Woolf and collage, anyone?
That was the question that came up on the VWoolf Listserv a few weeks ago. Other list members promptly and generously shared information on the topic of Woolf and modern collage.
Here are the highlights of that discussion, along with some details I have added:
- Brenda Helt cited Woolf’s writing about the 1910 and 1912 Post-Impressionist Exhibitions and the Omega Workshop. Specifically, she mentioned the
sometimes snide and snarky commentary” in Volumes 1 and 2 of Woolf’s letters, indexed as “Post-impressionist Exhibition” and “Omega Workshop,” and “her later more complex and appreciative understanding” included in the chapters on Post-impressionism and the Omega in Woolf’s biography of Roger Fry.
- Vanessa Bell, Duncan Grant and other post-impressionists worked with collage. Both used collage in objects sold at the Omega Workshops and in decorating furniture at Charleston Farmhouse and elsewhere.
- Woolf knew of early Cubist collage, but would have been most familiar with applied arts such as collage through Bell’s and Grant’s work, as well as the work of other Bloomsbury artists.
- Three examples of Bell’s and Grant’s collages from 1912, 1914 and 1915 are included in the exhibition catalog for A Room of Their Own: The Bloomsbury Artists in American Collections. You can read a post about the last stop on that exhibit’s 2010 cross-country tour here. Collage examples in the exhibition catalogue include:
- Bell’s Composition (1914), oil and gouache on cut-and-pasted paper, Page 124
- Grant’s In Memoriam: Rupert Brooke (1915), oil and collage on panel, Page 176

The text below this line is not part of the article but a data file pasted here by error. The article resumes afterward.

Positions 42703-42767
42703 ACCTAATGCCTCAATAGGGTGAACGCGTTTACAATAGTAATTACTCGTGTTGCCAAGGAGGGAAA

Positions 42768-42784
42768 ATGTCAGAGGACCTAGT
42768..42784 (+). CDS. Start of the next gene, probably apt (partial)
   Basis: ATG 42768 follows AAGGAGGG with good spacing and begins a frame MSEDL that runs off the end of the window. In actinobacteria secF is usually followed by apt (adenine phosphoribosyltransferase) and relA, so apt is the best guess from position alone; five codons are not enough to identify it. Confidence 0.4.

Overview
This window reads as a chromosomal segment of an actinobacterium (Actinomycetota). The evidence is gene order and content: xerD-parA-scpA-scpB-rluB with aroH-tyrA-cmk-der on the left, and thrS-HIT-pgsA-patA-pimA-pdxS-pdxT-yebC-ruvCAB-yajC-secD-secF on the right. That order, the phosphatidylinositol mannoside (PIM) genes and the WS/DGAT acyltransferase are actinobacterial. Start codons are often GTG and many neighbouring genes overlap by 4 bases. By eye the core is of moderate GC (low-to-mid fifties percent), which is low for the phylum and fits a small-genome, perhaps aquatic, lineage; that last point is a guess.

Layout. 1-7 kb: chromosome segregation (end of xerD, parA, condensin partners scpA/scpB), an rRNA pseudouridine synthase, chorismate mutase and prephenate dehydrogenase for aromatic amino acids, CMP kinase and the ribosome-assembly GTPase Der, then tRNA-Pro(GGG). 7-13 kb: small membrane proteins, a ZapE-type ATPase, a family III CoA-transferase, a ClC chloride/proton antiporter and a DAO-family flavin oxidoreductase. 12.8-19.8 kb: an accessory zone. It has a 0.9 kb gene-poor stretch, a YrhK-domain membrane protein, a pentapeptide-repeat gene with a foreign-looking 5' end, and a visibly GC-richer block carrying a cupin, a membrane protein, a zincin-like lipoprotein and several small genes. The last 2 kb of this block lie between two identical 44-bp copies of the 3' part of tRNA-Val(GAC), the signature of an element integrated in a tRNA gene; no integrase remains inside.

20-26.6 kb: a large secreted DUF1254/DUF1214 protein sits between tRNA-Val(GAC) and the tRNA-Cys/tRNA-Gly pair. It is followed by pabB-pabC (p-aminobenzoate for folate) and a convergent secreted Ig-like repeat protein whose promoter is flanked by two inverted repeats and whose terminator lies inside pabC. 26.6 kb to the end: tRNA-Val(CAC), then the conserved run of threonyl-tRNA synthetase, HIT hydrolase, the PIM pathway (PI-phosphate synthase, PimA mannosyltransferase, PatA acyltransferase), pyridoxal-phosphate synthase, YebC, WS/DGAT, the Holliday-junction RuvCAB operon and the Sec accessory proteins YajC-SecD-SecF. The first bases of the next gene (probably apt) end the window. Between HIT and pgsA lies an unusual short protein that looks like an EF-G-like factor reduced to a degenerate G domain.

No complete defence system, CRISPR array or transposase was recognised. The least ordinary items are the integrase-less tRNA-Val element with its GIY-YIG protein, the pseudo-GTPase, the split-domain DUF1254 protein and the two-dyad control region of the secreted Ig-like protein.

- Grant’s Design for a Fire Screen (1912), watercolor, gouache and collage, Page 220
- Christopher Reed, associate professor of English and visual culture at Penn State, discusses and shows examples of others in Bloomsbury Rooms: Modernism, Subculture, Domesticity. They include:
- Grant’s On the Mantelpiece, 46 Gordon Square (1914), oil and collage on board, Page 149.
- Roger Fry’s Essay in Abstract Design (1915), oil and collaged bus tickets, Page 155.
- Grant’s Abstract Kinetic Collage Painting with Sound (1914), gouache, watercolor and collage on paper, Page 156
- Grant’s Abstract (1914-5), paint, fabric and collaged paper on board, Page 158
- Grant’s Interior at 46 Gordon Square (1914-5), collaged paper on board, Page 159
- In Bloomsbury Rooms, Reed discusses Grant’s use of a piece of foil from a cigarette pack liner in In Memoriam as its only collaged element and says it is echoed in Woolf’s review of Edward Marsh’s 1918 memoir on Brooke (161). He also mentions that reviewers unanimously dismissed Grant’s abstract collages in the 1915 Vorticist exhibition, calling them a foreign joke (162).
- Other important research sources on this topic include:
- Frances Spalding’s biographies of Bell and of Grant
- Simon Watney’s The Art of Duncan Grant
- Douglas Turnbaugh’s Duncan Grant and the Bloomsbury Group
- Richard Shone’s The Art of Bloomsbury
- Bell and Nicholson’s Charleston